Amy kingsmill

This is an important show, for no other reason other than that it opened on Joan Jeff’s birthday, she’d appreciate that Boys Suck piece that threw so many off the scent just when they thought they had worked the artist out.  An important show because down here in this basement, this artist-led coming together of a show represents, once again, where the real energy is in terms of the people, the contemporary creativity and the right-here-right-now – a dozen and a half artists sharing wall space, floor space, energy and ideas. Megan Pickering excited to be showing art next to Emma Harvey and her circles, Emma exited to share walls with Bruce Lovelock‘s large painting – “I imagine him as one of those artists who are discovered later on in life with hundreds of works stored away…I like his work, there is a dark strange edge there, I don’t see anything else out there like his work. It poses questions to me, rather than handing it all on a plate I do ‘feel’ from Bruce’s work…”.  Quiet British Accent, Jane Mutiny and her pumping hearts and herons, a table full of prints, zines – Jane Laurie AKA the street artist known as Mutiny has been painting her hearts and endangered species on the walls if London all summer and this weekend she’s up on the wall next to Ian Bailey‘s deliciously rich hand-printed rebellious wallpapers – dare we say the punk rock William Morris? Love having Ian’s work on the wall, brilliant. .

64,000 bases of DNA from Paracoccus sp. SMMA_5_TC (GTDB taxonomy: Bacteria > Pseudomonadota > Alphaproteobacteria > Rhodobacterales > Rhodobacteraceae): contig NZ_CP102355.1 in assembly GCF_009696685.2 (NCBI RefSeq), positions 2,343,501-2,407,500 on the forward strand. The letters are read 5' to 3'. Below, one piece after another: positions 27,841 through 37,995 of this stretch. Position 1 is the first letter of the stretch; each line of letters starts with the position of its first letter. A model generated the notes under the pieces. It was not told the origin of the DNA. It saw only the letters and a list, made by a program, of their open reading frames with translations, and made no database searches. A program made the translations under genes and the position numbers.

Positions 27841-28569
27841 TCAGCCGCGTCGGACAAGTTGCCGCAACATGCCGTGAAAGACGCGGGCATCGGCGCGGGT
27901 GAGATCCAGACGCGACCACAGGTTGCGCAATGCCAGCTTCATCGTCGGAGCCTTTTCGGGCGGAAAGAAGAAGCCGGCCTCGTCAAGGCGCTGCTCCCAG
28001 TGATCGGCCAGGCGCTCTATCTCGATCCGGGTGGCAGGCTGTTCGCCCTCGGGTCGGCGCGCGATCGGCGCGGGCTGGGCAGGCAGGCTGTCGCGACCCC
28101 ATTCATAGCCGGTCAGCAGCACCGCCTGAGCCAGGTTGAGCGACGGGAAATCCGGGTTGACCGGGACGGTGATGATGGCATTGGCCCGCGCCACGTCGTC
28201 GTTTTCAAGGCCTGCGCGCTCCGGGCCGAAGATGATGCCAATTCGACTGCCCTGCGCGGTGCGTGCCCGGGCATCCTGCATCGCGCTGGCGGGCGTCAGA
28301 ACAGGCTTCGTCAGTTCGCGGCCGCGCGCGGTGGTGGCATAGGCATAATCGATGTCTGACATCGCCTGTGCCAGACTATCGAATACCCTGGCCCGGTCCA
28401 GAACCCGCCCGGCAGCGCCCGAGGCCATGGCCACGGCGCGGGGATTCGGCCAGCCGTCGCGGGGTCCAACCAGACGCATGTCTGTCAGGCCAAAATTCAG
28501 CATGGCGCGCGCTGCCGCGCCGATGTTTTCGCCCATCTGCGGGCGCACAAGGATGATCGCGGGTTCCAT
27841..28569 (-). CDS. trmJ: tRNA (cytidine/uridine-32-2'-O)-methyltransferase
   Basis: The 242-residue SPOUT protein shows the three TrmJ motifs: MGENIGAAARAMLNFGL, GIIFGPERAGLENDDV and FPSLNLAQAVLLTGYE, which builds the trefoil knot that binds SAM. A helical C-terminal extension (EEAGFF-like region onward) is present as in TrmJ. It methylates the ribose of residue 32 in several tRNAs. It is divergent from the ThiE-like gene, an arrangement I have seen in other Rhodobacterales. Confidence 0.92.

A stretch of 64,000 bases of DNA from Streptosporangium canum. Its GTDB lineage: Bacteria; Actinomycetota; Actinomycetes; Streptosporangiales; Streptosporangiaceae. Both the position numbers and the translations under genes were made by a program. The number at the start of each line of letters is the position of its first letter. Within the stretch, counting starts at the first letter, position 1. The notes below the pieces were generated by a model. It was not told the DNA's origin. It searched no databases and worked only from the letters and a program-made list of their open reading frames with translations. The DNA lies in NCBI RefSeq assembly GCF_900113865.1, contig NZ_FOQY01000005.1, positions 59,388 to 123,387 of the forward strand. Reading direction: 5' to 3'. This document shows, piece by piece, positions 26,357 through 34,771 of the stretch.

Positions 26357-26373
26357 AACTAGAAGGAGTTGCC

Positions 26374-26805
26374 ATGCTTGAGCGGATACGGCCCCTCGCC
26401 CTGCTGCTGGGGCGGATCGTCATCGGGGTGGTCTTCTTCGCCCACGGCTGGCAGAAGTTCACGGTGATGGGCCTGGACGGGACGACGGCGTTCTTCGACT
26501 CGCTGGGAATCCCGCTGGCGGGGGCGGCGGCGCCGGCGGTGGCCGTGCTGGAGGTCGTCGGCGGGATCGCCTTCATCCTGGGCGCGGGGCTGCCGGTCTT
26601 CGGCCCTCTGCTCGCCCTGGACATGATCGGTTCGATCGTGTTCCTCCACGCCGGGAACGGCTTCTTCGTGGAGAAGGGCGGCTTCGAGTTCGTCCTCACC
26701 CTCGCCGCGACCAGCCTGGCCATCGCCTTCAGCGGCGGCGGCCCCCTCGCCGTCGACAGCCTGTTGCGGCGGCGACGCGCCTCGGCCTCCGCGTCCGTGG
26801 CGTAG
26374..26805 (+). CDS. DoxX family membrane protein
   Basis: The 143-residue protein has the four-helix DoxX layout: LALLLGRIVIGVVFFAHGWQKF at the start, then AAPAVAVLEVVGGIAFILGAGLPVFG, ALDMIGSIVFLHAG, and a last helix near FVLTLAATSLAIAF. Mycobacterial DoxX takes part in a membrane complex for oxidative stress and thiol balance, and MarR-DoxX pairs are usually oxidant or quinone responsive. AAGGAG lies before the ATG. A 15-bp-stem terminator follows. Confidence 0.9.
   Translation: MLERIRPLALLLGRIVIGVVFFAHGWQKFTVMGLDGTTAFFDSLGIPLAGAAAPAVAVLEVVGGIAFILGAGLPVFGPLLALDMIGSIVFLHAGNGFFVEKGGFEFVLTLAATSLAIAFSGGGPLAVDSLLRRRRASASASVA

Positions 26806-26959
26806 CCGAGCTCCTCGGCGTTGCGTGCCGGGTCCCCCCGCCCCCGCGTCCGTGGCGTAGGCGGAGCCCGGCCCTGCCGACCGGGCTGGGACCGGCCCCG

Emma Harvey

Emma Harvey